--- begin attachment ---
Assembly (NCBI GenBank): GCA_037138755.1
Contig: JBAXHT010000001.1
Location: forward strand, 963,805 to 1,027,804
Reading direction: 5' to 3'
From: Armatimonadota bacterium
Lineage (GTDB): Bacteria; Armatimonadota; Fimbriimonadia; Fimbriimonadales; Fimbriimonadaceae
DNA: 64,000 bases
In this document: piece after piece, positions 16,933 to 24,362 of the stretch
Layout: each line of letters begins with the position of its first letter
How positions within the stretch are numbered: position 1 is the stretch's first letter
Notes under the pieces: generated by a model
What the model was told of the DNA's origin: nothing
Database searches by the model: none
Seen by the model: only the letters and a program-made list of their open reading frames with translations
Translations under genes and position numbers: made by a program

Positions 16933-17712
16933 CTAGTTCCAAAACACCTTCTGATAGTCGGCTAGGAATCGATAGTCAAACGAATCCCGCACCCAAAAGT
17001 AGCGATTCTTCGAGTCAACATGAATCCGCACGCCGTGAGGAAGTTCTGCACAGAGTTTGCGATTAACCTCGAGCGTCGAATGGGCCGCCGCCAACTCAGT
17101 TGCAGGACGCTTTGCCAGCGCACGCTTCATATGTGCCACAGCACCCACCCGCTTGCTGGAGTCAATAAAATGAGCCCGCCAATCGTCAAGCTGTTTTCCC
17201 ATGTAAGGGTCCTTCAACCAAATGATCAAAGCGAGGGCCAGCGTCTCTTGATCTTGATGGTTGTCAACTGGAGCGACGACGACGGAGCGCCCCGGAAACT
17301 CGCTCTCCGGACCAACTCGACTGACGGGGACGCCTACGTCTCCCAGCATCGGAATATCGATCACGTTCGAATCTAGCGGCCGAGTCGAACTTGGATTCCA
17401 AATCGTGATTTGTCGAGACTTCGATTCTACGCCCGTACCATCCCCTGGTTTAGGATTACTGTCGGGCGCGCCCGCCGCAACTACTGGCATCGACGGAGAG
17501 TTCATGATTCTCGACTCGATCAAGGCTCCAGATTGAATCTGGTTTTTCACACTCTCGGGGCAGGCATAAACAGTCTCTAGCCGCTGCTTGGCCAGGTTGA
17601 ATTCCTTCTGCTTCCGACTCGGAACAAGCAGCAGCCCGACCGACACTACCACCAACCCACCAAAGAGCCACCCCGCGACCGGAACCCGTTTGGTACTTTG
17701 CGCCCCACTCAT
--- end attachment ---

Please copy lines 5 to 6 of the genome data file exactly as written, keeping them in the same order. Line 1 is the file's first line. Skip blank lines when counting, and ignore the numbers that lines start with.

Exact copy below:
From: Armatimonadota bacterium
Lineage (GTDB): Bacteria; Armatimonadota; Fimbriimonadia; Fimbriimonadales; Fimbriimonadaceae